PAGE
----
I have to tell you, though, WFP has some of the finest people I’ve ever met, especially these—you know, these that face these horrible crises like this. They’re remarkable. They’re dedicated. They’re driven. And they do not stop. They do not give it up. They’ll take it to the very end, until we can’t—simply can’t get it in at all. So, again, I wish I had better news. I was saying earlier, I’m a lot of fun at a dinner party. I can bring it down like that. (Laughter.) 

MABRY: It is not an easy job, as you said at the top. For those who don’t know what deconfliction is, what is deconfliction?  

MCCAIN: Well, deconfliction is when our warehouses or other hospitals or things are identified as not—you can’t touch them, in terms of bombing them, shooting them, whatever it may be. And it’s simply—there’s confusion on the ground. We get—we never get quite the same stories. Nevertheless, our warehouses are not safe, and our people are not safe. We’ve now moved them all to a collective safe house in the middle of the country right now.  

MABRY: As you said, the situation changes day to day and gate to gate. 

MCCAIN: Yeah. Yeah. 

MABRY: Overall, how would you quantify, if you can quantify, how much—how many trucks, how much food, however you want to quantify, it is getting in versus how much is needed? 

MCCAIN: Mmm hmm. Well, we need way more than we’re getting in—way more than we’re getting in. And we’re also now beginning to see what could be developing famine-like issues in the south. And so we need to be able to get in at scale. What does scale mean? I mean hundreds of trucks. And we need to be able to get it in fast. People are starving to death. They really are. And more importantly, it’s women and children, as I said, that are really taking the brunt of this. Which is the same situation in every country that has conflict. Women and children take the brunt of it. That’s true with COVID—or, that’s true with climate change as well. So, you know, if I could get as many trucks as I want in, I’d have them running 24/7 to be able to get them—get it in, and get it distributed to those.  

MABRY: Prime Minister Netanyahu said that, when you used that phrase of “famine,” he said you were misinformed, I think was the phrase he used. 

MCCAIN: (Laughs.) No, I’m sorry. I’m not laughing—(laughter). Look, the political aspects of this, as I said, I work for the U.N. I have no political advantage in this. But there is famine. And we’ve seen it. We’ve seen the evidence of it and we’ve seen the deaths from it. So it does exist within the country. We can’t—and we can’t let that slide. This is not a political issue. This is life and death. And so I have had some good conversations with the Israelis. I’ve had the option to voice what our concerns are and what we think. And they have responded, to a degree. So I’m not—you know, again, we have to work there. But we’ve got to feed people. We have to. 

MABRY: How much time do we have to avoid famine?  

MCCAIN: Very little. Very little. Especially in the south. I mean, we’re talking maybe a couple of weeks. It’s very difficult. There’s a report called the IPC report which discusses hunger and famine depending on the region. And it grades it. And that’s coming—that will be out next week. So you will see—and that’s not just for Gaza. It’s also for Yemen. It’s for Sudan. It’s for DRC Congo. It’s also for Haiti. You’ll see it. And it’s a worldwide approach to it.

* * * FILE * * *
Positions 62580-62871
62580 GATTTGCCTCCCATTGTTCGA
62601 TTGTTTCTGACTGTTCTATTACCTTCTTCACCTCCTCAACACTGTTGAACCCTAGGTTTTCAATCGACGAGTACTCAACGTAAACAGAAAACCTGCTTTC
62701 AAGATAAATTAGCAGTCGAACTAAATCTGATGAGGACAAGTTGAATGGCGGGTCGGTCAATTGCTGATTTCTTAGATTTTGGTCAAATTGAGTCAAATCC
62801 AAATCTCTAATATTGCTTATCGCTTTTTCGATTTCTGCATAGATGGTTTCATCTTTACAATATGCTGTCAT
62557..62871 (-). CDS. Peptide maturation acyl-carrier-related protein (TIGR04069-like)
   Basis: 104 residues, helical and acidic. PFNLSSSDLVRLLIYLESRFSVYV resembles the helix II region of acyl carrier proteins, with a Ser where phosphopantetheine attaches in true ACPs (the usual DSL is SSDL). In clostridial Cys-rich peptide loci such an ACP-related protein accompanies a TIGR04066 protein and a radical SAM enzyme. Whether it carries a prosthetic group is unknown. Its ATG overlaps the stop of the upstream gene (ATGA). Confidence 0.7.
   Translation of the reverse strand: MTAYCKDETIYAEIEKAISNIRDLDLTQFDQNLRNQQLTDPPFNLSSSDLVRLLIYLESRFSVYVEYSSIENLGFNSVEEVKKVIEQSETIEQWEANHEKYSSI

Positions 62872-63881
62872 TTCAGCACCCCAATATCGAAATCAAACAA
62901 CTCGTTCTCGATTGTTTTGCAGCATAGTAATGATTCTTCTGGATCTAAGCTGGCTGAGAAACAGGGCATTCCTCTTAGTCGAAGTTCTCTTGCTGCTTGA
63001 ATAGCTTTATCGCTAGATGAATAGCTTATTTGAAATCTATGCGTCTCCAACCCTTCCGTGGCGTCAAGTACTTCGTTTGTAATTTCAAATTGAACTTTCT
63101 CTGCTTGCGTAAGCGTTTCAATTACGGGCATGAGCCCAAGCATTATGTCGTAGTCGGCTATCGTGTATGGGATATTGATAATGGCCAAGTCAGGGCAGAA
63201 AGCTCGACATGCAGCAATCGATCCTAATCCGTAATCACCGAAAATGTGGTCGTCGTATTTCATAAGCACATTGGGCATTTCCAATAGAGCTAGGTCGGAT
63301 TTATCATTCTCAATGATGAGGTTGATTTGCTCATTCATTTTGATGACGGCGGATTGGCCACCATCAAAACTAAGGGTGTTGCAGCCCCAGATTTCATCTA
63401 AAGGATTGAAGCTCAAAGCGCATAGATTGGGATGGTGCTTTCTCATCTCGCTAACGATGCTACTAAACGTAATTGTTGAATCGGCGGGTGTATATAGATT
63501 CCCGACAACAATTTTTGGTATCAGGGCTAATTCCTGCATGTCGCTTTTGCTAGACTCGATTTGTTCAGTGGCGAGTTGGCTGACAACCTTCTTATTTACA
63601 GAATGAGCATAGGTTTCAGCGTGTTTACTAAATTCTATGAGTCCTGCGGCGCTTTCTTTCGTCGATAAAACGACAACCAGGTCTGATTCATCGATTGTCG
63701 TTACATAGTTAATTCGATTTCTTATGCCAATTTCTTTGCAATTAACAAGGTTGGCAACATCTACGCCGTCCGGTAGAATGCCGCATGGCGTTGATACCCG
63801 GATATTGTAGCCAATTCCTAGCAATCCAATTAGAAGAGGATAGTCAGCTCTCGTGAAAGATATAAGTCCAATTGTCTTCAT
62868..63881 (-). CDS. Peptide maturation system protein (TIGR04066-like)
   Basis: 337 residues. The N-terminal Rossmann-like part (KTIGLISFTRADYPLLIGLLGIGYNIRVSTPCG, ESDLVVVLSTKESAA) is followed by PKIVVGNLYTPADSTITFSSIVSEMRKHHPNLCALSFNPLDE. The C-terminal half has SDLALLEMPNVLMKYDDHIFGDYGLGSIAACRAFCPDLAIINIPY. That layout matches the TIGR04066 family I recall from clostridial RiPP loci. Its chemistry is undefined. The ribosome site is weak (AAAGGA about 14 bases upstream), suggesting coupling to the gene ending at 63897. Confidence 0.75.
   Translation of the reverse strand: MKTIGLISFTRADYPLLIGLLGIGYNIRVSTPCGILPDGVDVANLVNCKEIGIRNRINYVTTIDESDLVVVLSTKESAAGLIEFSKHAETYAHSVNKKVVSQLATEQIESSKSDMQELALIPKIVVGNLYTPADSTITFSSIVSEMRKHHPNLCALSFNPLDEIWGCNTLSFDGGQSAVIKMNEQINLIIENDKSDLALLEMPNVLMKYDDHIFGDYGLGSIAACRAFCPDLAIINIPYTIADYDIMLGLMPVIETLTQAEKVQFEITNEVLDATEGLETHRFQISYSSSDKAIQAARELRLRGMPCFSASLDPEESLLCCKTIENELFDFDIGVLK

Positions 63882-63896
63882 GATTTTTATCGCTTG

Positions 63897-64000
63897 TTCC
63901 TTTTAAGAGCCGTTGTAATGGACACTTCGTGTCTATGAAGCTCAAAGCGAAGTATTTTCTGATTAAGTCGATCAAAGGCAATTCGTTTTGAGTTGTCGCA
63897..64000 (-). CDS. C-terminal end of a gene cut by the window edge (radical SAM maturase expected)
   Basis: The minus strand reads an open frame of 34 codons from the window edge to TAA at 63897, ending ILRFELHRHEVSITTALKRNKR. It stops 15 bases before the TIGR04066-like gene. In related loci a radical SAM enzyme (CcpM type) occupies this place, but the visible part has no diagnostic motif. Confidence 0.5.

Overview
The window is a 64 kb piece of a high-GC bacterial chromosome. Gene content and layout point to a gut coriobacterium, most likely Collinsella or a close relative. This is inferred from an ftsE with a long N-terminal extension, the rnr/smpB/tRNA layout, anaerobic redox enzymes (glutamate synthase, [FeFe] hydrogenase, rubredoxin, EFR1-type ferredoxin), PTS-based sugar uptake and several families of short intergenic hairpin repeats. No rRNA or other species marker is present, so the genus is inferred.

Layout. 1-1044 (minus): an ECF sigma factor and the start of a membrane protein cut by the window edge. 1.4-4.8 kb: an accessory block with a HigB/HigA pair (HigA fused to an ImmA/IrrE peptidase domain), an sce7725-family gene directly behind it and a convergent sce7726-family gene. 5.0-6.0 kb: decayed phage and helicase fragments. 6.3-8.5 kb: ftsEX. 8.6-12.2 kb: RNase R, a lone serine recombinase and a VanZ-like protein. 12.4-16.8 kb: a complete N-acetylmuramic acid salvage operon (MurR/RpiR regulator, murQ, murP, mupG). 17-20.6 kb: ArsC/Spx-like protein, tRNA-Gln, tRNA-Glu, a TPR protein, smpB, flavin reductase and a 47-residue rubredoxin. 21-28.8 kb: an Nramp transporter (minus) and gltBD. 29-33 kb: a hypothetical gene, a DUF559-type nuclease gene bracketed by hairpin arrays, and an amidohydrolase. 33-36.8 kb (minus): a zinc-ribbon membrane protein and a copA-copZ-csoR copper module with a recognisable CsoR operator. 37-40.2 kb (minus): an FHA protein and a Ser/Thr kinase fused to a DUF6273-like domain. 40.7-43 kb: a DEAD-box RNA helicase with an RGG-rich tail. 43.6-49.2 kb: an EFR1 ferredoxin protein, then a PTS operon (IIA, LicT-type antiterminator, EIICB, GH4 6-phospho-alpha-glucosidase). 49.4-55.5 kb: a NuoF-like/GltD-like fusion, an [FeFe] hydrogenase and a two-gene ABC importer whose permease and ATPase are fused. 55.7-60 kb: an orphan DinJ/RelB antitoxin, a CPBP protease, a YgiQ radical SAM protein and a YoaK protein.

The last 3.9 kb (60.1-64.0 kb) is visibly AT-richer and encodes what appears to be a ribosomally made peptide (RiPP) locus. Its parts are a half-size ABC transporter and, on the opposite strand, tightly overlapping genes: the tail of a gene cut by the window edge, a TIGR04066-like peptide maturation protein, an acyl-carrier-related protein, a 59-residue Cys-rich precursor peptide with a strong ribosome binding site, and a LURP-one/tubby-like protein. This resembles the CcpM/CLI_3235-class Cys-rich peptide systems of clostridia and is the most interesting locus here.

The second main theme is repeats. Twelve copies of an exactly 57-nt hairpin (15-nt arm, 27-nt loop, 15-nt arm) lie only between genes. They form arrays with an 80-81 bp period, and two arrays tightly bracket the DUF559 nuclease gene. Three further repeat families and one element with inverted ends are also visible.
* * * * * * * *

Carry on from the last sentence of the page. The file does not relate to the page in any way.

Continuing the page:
MABRY: Again, for lay folks who may not understand difference between these terms, let’s say hunger and famine, when you were on CBS on Sunday you used this kind of heartbreaking formulation where you said sometimes you have to take food away from the hungry to give it to the starving.  

MCCAIN: True. That’s true. 

MABRY: I wonder if you could talk to us about those differences between famine and hunger.  

MCCAIN: Well, in the case of that it’s a situation, and in some other countries as well, like Sudan, we’ve had to make the conscious decisions because we don’t have enough money. So how do we feed? Where do we feed? Who do we feed? So I’ve had to cut rations. I’ve had to cut people from the roles that can’t even get food now. And I have been faced with the decision, along with my team, almost on a daily basis, which hungry people do I take it from to give to the starving? Because we don’t have enough money. 

MABRY: For a long time I was a foreign correspondent based in Europe and then Africa, and in Africa often covering war zones in Angola and Sudan. It was the World Food Programme that allowed me access, as a journalist, to get into places. And so thank you for that, because journalists can’t tell the stories to the world if we don’t go places. And, of course, Gaza is a place where it’s hard for us to go to. But thank you for all your efforts that have helped countless journalists around the world to tell the stories.  

I try to explain to my two fourteen-year-olds what it’s like at a camp, with children who can’t eat and parents who—sometimes moms are still nursing their children who are really not here anymore. Can you tell us, doing this work day-in and day-out, how do you find the hope to keep doing it?